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Nigerian President Pays Visit to Volatile Northeast


FILE - Nigerian President Goodluck Jonathan speaks to the media on the situation in Chibok.
FILE - Nigerian President Goodluck Jonathan speaks to the media on the situation in Chibok.

Nigerian President Goodluck Jonathan has made a surprise visit to northeastern Borno state, the center of the Boko Haram insurgency.

Jonathan, who is campaigning for re-election, flew to the state capital of Maiduguri on Thursday. There, he spoke to troops at an army barracks and met with hundreds of civilians displaced from Baga, a town captured by the insurgents earlier this month.

The president has been criticized for not doing enough to push back the insurgents or to recover more than 200 schoolgirls kidnapped by Boko Haram last April.

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The group has killed thousands of people and seized large parts of Borno state despite a state of emergency Jonathan declared there and in two neighboring states in May 2013.

U.S. Secretary of State John Kerry said recent Boko Haram attacks in northeastern Nigeria were "nothing less" than a crime against humanity.

Kerry spoke Thursday during a visit to Bulgaria, a day after Amnesty International released satellite images said to show widespread destruction caused by Boko Haram fighters in two towns this month.

"It's an enormously horrendous slaughter of innocent people, and Boko Haram continues to present a serious threat not just to Nigeria and the region but to all of our values and to all of our sense of responsibility regarding terrorism," Kerry stated.

Kerry called Boko Haram "one of the most evil and threatening terrorist entities on the planet today."

He also said he discussed a possible initiative on Nigeria and Boko Haram with British Foreign Secretary Phillip Hammond, but did not give further details.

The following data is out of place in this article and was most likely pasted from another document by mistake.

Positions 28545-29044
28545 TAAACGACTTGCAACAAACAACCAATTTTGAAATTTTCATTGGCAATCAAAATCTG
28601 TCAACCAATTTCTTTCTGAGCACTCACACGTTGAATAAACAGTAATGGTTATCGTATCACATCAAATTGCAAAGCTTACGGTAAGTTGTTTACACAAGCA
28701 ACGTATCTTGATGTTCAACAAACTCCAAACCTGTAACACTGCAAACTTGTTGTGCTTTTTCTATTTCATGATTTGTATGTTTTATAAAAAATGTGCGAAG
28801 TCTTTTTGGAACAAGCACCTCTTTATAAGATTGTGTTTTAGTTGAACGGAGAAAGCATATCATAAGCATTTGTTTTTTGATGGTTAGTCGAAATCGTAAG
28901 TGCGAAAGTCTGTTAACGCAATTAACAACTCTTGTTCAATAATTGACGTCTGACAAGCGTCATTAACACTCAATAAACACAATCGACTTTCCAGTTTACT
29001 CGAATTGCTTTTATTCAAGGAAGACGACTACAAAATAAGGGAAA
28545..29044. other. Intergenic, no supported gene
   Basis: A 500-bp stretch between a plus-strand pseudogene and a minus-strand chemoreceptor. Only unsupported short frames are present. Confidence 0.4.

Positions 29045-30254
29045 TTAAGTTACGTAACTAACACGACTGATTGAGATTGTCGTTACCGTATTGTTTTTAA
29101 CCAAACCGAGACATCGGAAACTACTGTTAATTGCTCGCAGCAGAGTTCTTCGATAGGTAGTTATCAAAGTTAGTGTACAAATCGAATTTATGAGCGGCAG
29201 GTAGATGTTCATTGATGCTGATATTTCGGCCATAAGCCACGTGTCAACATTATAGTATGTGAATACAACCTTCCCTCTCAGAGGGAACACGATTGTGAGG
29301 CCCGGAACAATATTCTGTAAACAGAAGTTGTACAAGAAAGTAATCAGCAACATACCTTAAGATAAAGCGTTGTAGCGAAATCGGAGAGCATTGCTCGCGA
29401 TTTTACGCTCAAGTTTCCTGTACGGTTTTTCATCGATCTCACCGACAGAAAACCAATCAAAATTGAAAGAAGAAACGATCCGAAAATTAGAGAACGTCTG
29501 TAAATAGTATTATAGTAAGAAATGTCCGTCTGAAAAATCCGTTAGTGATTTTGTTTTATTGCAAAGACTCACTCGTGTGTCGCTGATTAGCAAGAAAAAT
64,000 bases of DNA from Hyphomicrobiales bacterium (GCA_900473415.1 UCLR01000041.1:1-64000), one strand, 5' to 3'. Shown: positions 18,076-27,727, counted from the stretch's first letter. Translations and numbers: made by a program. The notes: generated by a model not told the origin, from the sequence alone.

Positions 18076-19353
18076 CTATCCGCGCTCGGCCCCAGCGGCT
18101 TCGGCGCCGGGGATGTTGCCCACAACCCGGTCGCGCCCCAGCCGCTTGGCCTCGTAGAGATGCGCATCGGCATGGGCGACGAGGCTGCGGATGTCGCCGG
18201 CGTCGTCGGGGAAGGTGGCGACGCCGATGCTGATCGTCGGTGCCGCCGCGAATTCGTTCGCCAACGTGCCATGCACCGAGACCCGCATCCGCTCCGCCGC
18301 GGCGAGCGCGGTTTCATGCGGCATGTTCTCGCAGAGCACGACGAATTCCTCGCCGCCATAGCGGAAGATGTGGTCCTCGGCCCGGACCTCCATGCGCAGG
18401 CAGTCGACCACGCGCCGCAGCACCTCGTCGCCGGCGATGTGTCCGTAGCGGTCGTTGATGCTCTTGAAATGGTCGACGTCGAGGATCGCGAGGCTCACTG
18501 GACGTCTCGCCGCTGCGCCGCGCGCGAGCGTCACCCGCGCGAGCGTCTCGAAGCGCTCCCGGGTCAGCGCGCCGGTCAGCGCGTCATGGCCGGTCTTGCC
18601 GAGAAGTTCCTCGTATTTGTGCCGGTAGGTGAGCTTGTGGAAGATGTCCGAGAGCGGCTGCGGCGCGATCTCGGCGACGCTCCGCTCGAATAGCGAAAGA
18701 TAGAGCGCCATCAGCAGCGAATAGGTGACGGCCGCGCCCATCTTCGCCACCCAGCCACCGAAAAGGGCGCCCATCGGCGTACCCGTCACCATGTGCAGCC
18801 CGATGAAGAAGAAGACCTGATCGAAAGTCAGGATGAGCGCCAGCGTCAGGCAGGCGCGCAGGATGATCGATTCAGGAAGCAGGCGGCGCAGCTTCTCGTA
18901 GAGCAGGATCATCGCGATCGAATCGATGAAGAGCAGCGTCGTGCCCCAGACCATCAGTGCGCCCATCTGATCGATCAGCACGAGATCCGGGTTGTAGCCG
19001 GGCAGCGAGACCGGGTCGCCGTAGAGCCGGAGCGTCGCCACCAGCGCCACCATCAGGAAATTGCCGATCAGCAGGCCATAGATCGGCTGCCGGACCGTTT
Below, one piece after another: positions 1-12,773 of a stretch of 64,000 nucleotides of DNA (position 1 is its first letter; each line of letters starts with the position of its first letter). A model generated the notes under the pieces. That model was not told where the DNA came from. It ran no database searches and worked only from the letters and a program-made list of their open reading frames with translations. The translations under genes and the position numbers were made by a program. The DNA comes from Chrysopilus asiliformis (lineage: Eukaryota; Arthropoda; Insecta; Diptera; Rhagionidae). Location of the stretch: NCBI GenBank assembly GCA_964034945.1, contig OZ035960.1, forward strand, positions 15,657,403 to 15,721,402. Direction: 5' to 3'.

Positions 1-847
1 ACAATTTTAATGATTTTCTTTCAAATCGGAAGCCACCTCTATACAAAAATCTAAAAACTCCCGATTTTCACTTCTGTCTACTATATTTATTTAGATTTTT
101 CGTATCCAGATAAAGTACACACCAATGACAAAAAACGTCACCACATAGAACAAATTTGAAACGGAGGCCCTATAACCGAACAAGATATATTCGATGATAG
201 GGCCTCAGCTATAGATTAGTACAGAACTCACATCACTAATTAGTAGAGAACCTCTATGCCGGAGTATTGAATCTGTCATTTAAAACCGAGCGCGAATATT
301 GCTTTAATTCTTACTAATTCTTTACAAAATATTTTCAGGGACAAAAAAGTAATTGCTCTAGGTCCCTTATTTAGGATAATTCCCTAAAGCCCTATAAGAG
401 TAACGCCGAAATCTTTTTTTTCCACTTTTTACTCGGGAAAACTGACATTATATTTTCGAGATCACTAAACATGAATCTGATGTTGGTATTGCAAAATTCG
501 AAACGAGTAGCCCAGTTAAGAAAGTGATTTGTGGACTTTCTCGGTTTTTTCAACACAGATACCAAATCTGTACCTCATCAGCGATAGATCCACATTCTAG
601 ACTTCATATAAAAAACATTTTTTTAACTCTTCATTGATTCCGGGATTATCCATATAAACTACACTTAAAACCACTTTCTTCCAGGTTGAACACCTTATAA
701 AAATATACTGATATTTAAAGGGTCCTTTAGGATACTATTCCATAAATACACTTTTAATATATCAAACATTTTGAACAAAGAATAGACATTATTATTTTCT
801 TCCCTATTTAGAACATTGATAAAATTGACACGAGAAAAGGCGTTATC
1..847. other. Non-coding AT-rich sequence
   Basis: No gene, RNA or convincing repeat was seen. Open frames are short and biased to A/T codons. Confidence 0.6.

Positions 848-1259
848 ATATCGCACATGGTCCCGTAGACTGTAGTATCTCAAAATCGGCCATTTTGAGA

Satellite images

Amnesty International released before-and-after satellite images of Baga and nearby Doron Baga that it says show an estimated 3,700 structures were burned down soon after Boko Haram seized control of Baga on January 3.

The human rights group said interviews with witnesses and local officials suggest that the militants shot hundreds of civilians, including small children and a woman who was in labor.

Nigeria's military put the death toll from the Baga attacks at 150 but local officials have said it is likely above 1,000.


Amnesty said Wednesday that based on its research, Boko Haram may have attacked Baga because it was home to members of the Civilian Joint Task Force, a group of people helping the army fight the Islamist militants.

The Nigerian army has struggled to contain Boko Haram, which now controls large areas of Borno and seized a key base from the military in Baga in the January 3 attacks.

The group has said it is taking territory for a caliphate ruled by Islamic law.

Boko Haram's dominance in the northeast and the ongoing violence have raised doubts about whether voting for next month's presidential election can take place in Borno and two neighboring states.

Jonathan is facing what appears to be a strong challenge from a new coalition of opposition parties and their presidential candidate, former military leader Muhammadu Buhari.

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